Working Films brought Reel Power to Power Shift, the largest national youth climate conference, which took place in Pittsburgh, PA this year. Wearing his Peaceful Uprising t-shirt, Josh Fox gave a keynote address on Friday night where he told the crowd, “There can be no democracy until we have freedom from fossil fuels.” The audience couldn’t agree more. Check out Josh’s keynote online (with the Reel Power trailer starting at 46 minutes), where he makes the interconnectedness of the issues clear and calls everyone to find their role in the movement.
Reel Power, Come Hell or High Water and Gulf Coast activists and journalists
Reel Power films were featured over the weekend. Bidder 70 was accompanied by Peaceful Uprising board advisory member and youth climate leader Lauren Wood, with the Q&A discussion focusing on Tim’s story and the larger issues of using civil disobedience as a tactic. Gasland Part II included young socially conscious rappers, the Earth Guardians to give hope after the film. Come Hell or High Water: The Battle for Turkey Creek’s sneak peak featured a Q&A with filmmaker Leah Mahan, film subject and Gulf Coast organizer Derrick Evans, as well as Bridge the Gulf contributors Cherri Foytlin and Bryan Parras leading a conversation on environmental justice and serious grassroots organizing. We also included a sneak peak of Reel Economy film Citizen Koch that had a Q&A with expert Nick Surgey, Director of Research at the Center for Media and Democracy / ALEC Exposed to lead a discussion on money in politics. Read Come Hell or High Water’s blog about the filmmaker’s experience at Power Shift.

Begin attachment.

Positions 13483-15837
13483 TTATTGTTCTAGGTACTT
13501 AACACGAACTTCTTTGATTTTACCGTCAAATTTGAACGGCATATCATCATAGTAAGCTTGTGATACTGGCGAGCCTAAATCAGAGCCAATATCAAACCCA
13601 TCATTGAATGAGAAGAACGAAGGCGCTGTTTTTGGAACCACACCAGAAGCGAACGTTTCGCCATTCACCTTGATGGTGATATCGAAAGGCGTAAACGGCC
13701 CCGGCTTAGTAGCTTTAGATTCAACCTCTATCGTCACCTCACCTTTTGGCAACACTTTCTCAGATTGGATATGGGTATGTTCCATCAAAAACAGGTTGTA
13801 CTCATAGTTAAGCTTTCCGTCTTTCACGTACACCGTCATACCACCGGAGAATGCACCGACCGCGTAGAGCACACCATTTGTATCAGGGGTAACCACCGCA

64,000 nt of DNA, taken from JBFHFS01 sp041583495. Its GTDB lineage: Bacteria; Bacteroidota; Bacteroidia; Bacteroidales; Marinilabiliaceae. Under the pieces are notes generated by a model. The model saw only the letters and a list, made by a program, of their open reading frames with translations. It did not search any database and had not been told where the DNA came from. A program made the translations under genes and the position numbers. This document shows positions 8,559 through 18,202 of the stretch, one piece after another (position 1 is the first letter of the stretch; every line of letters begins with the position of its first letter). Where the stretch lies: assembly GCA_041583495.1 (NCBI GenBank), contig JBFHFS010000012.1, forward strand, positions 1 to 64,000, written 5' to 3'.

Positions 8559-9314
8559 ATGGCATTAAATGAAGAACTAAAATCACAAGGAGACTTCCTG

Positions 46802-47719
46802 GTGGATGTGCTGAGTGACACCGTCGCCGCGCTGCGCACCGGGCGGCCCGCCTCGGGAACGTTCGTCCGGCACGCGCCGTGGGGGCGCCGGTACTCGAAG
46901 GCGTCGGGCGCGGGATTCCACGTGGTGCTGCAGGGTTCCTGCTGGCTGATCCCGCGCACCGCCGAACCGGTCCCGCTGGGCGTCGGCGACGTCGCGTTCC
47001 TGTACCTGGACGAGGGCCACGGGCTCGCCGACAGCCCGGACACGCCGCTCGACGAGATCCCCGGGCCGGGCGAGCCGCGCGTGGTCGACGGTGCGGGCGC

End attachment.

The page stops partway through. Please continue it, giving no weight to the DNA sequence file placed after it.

Derrick Evan’s KatrinaRitaVille Express FEMA trailer was freshly decorated by Power Shift participants for the march on Monday, photo by Leah Mahan
Students are now planning a Reel Power Spring Film Series on their campuses to recruit new members, host a social event with a purpose, and advance the goals of their groups. Want to host Spring Film Series in 2014? Our Campus Screening Toolkit provides a framework to help walk you through the steps.
Our core effort for Reel Power 2012 was the Reel Power Film Festival (RPFF) – a series of targeted grassroots screenings and events to build solidarity among frontline communities and push for renewable energy alternatives. The films in the series offer new points of entry for difficult conversations about changes that need to be made at the local, state and national levels. Through grants to on-the-ground organizers and nonprofit groups, we connected to those leading change in affected communities and encouraged them to cross-pollinate their strategies for environmental justice.
Our goals for offering the Reel Power Film Festival mini-grants were to:
Reach frontline communities where natural resource extraction such as mountaintop removal and fracking, or coal-fired power is made and the residents are leading the organizing efforts. We also included backyard communities where alternative energy solutions are being led by the residents.
Select groups that were working on urgent issues and had tangible ways to engage the community in advocating for just and sustainable practices.
Provide access to the collection of films for grassroots groups that needed funding assistance in order to be able to host the Reel Power Film Festival.
Increase cross-pollination of organizing strategies across issue focus so that groups can learn from other struggle, build solidarity, and explore where they fit in the bigger picture.
Midway through the effort, I posted an update on the events to date, and would like to share more highlights below:
Green Paw Aggies, NC A&T Greensboro NC
Green Paw Aggies is a new organization at North Carolina A&T University that is working to engage students in the green movement and helping to make the sustainability efforts in the Triad more inclusive. They kicked off their RPFF with Gasland in March 2012 and plan to show Sun Come Up in March 2013. They are using the festival to engage their student government association, student activists, and local residents to get involved in issues of fracking, climate change and supporting sustainability efforts.